Trying to make sense of the difference between installment and amortization. They seem to be used interchangeably in some places but to me it seems like amortization should be amount that you pay off your actual loan, while installment refers to the whole sum of your amortization + interest + bank charges.

As a bonus question, is a repayment on a loan the same as amortization or installment?

3 Answers 3


Both are different things. Installment is what you pay to cover your mortgage or loan. Then comes in amortization. When you pay your installment, a part of it goes to bear the interest and one part of it covers up the principal you own. The reducing of the principal by the amount paid is amortization. So your principal is amortized over the whole period during which you pay your loan in installments.


According to wikipedia, amortization is the process through which your loan principal decreases over the life of your loan.

An installment is a single, usually monthly, payment that includes principal repayment and interest.

The amortization schedule determines how many installments are needed to pay off the loan in full, how much of each payment is interest and how much of each payment will go towards the principal.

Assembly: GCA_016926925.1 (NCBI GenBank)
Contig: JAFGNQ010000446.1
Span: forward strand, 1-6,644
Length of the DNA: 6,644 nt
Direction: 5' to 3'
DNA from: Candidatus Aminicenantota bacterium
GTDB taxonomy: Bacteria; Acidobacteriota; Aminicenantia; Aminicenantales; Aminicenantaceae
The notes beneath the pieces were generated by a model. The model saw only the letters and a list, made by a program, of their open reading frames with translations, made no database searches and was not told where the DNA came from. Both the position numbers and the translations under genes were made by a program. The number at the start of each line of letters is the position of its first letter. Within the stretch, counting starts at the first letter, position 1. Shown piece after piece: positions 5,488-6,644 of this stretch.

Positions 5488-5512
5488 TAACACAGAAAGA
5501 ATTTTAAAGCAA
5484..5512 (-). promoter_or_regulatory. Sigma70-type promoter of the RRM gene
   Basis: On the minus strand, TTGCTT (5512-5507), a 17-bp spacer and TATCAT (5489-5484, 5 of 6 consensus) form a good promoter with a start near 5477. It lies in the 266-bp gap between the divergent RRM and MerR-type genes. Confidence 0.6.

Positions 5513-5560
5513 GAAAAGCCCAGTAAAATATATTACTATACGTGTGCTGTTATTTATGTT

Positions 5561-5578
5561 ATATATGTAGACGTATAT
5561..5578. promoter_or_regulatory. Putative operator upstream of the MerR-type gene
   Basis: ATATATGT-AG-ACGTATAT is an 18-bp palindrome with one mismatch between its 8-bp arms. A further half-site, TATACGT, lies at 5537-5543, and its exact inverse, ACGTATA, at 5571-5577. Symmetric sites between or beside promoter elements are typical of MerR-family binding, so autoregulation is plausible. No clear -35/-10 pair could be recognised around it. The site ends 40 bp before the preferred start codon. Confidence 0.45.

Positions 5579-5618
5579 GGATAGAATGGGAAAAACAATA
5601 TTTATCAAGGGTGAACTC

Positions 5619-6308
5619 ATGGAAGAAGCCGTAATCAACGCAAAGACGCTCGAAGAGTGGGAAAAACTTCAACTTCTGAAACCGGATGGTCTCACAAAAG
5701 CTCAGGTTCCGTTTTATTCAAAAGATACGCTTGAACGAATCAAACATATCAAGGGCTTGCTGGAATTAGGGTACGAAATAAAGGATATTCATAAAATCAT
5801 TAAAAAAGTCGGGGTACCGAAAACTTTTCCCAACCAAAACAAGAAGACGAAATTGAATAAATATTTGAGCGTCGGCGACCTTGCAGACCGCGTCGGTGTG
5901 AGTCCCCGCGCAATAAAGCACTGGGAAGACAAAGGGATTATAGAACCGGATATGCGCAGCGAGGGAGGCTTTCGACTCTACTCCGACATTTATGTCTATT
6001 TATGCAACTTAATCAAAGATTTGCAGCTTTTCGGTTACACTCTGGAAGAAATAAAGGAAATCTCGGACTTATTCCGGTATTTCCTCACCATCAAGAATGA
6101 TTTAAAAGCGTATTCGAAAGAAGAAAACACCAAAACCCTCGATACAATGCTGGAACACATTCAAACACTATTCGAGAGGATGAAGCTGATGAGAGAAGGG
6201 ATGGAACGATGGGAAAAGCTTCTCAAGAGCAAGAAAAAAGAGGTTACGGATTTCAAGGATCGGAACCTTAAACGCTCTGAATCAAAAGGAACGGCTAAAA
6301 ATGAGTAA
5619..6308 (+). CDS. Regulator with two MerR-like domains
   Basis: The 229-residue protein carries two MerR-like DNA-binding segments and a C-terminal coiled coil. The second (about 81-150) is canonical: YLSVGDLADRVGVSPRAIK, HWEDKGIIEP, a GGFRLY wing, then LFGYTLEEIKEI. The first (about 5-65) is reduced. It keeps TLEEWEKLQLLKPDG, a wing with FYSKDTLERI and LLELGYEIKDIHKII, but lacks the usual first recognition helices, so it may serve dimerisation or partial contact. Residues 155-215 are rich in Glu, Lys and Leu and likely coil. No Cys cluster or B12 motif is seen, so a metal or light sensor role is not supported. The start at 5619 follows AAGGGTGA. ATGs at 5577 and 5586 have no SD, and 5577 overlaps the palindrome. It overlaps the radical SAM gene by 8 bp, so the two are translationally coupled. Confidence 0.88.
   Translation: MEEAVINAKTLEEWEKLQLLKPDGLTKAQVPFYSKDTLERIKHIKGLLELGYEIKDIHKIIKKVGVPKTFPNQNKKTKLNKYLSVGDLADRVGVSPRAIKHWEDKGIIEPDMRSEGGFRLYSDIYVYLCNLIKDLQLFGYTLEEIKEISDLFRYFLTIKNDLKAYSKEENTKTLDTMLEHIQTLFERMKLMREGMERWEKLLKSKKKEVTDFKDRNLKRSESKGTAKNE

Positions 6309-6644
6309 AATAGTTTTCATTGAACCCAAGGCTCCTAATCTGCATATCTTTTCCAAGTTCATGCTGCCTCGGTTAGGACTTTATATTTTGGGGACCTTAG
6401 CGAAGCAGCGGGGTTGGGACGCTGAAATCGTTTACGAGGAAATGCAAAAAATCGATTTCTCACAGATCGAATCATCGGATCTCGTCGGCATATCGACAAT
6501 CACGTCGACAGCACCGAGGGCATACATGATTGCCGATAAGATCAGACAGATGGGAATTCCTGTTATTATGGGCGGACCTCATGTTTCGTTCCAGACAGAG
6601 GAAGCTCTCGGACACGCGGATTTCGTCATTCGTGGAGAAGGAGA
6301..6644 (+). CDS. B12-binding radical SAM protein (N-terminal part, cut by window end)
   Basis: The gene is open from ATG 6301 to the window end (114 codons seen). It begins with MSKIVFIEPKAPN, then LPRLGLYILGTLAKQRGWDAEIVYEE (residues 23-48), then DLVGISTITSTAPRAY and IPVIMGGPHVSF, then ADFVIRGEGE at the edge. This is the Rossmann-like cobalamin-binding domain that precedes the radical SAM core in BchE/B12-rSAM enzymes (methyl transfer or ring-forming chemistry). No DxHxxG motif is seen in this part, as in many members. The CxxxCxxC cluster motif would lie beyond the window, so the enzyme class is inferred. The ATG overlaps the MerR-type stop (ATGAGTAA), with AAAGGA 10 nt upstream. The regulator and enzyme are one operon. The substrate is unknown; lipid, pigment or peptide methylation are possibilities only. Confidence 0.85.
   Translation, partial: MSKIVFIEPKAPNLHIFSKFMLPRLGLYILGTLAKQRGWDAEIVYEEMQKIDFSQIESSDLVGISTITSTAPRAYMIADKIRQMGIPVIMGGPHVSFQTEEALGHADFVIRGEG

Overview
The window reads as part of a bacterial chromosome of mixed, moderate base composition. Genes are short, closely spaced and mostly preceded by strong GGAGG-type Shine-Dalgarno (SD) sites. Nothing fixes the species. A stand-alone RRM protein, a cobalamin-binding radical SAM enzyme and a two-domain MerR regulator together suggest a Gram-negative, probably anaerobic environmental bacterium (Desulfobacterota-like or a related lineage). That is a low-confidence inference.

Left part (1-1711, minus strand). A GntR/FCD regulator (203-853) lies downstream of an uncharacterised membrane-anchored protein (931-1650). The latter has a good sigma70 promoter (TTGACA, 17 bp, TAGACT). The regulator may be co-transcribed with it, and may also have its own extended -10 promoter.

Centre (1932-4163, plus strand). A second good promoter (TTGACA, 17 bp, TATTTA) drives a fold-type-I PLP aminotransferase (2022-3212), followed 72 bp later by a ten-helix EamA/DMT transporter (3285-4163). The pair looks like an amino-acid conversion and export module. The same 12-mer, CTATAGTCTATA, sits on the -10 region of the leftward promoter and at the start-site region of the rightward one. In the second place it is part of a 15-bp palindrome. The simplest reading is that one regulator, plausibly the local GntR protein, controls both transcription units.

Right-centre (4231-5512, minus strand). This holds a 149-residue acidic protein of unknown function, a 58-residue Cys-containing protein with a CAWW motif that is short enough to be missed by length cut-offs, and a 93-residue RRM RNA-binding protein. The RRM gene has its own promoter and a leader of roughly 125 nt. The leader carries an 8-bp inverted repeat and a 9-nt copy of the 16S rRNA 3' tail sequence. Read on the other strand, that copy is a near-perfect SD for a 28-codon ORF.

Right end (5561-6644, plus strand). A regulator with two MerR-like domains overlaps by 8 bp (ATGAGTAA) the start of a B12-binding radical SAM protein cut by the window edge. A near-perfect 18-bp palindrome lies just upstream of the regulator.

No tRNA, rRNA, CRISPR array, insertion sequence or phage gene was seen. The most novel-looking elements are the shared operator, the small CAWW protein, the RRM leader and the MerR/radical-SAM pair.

The repayment of a loan is the sum-total of all installments paid.

(This answer will for now ignore the question of whether "installment" should refer only to the scheduled payments or if any payment, including additional payments, can be called installments as well)


If you have a 30 year mortgage at 6% for $100,000, you pay 360 monthly installments of $600 to repay the loan.

The amortization is the rate at which the installments are extinguishing the debt. When you first start making payments, the majority of each $600 payment is interest (aka profit for the bank). Conversely, the final payments are almost entirely principal payments.

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